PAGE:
Modern Application Delivery Moves from Clunky Hardware to Nimble Clouds

Manav Mittal
Founder & CEO-Instart Logic
Tuesday, October 20, 2015
Manav Mittal
The adoption of cloud computing is rapidly accelerating due to the benefits of speed, deployment, scalability, elasticity, and cost efficiency. A primary driver behind cloud adoption is the prevalence of web applications coupled with mobile devices. Now more than ever, the cloud is becoming more desirable and accessible as companies are increasingly deploying new applications with a cloud first, mobile first mentality to support faster time to market, more flexibility, and more reliability in comparison to traditional on-premise approaches.

As web applications and content start to play an increasingly important role in modern businesses, the user experience is becoming imperative. To have that competitive edge, companies must provide a highly compelling and immersive online experience that can be accessed on any device. A critical aspect of the user experience is performance. A high performance application is imperative, as it will drive increased conversions, customer retention, and revenue. The concept of delivering a quality user experience sounds simple enough, yet is still met with a number of challenges.

Traditional approaches to improving the user experience were born out of the PC era, during a time when desktop computers, wired network connections, and simple websites dominated the landscape. These solutions attempted to solve problems that existed on web servers, in the datacenter, and in the core infrastructure of the Internet.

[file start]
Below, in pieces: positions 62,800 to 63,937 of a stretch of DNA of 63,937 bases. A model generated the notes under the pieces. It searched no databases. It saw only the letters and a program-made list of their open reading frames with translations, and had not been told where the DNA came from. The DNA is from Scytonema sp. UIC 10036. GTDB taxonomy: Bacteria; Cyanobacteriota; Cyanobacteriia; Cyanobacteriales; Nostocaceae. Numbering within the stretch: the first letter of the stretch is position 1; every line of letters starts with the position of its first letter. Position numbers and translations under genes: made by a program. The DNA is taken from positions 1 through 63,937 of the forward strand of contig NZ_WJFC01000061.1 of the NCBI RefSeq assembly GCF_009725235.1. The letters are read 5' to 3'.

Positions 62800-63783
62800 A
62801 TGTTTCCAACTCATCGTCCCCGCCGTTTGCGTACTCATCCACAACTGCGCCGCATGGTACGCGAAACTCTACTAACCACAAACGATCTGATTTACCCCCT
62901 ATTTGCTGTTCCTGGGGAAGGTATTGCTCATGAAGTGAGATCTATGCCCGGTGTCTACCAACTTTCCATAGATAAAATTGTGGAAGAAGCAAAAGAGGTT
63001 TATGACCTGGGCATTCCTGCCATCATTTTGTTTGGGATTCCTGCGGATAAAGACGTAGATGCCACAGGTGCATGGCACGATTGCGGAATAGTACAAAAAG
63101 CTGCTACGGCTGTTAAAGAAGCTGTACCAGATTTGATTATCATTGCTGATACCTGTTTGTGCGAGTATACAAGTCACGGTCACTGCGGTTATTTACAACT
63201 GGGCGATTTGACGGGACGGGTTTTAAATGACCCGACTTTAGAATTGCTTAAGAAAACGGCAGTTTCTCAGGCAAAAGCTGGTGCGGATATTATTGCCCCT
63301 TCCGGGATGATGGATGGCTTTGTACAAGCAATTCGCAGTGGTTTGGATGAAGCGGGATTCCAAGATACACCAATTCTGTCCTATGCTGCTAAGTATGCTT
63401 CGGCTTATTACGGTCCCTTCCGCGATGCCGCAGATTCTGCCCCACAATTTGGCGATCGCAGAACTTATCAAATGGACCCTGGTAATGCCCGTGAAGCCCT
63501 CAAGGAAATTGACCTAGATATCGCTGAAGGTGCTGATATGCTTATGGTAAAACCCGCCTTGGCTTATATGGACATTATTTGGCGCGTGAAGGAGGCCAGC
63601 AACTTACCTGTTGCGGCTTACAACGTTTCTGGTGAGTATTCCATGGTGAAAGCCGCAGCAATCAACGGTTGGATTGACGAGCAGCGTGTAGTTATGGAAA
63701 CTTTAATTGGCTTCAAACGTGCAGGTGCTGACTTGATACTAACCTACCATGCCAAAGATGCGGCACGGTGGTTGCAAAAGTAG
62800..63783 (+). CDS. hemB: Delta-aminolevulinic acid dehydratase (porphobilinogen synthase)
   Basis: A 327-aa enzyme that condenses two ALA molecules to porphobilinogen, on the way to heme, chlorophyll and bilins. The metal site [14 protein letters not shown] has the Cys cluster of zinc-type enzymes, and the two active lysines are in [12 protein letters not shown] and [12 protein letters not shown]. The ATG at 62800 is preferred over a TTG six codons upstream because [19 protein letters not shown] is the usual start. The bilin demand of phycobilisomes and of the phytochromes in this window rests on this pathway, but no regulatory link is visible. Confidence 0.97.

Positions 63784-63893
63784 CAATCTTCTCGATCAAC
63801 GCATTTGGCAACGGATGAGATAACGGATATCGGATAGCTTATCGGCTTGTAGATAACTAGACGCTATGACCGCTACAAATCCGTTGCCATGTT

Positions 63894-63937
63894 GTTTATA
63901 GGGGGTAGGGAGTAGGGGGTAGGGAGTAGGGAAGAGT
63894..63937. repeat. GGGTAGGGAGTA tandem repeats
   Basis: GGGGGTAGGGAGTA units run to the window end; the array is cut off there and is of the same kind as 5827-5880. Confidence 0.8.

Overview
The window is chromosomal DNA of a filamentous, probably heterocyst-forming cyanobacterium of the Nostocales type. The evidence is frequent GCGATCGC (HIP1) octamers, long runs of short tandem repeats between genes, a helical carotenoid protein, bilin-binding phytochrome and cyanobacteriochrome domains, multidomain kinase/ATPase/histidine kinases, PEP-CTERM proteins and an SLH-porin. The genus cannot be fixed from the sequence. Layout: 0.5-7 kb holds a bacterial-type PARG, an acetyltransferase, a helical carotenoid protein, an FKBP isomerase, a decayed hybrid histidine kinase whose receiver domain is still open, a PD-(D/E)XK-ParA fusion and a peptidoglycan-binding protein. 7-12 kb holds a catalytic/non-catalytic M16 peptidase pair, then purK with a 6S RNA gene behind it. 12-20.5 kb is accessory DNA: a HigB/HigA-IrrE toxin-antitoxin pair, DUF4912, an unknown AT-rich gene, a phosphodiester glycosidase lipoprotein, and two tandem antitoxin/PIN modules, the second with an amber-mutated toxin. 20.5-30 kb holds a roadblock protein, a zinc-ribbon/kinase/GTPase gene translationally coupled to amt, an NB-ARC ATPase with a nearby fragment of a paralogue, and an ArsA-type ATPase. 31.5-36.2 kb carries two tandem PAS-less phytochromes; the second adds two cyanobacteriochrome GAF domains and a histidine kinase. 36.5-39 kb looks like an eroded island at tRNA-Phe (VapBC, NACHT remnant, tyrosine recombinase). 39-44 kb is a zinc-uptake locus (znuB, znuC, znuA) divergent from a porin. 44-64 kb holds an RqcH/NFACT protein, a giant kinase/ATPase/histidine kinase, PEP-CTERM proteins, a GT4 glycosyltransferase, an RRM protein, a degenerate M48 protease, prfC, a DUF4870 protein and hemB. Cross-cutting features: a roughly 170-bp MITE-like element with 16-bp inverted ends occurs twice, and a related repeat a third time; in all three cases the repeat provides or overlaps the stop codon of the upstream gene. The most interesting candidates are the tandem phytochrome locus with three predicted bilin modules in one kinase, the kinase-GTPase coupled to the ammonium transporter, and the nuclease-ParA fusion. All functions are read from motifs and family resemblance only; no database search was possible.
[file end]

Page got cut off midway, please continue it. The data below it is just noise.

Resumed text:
Over the last few years, the Internet, the devices connecting to it, and the websites and applications delivered over it have changed so dramatically. These changes have created new challenges: overcoming the latency and congestion of wireless access, increasing use of dynamic data, and dodging a broader range of security threats. Legacy application delivery solutions such as Content Delivery Networks (CDNs) that were designed on a centralized architecture are unable to cope with modern application development needs.

CDNs were originally developed over 15 years ago when websites were primarily static, with content being accessed over the wired, last mile network. The primary bottlenecks were latency and routing problems in the core of the bottleneck and the Internet backbone was much slower and less reliable than it is today. CDNs reduced the latency associated with static content traversing the Internet core and caching content closest to the end user. Caching, by definition, relies on relatively infrequent changes to content stored on the edge of the network. However, CDNs were not designed to address the new challenges of highly personalized, graphicallyrich, dynamic websites and applications accessed over wireless last mile networks.

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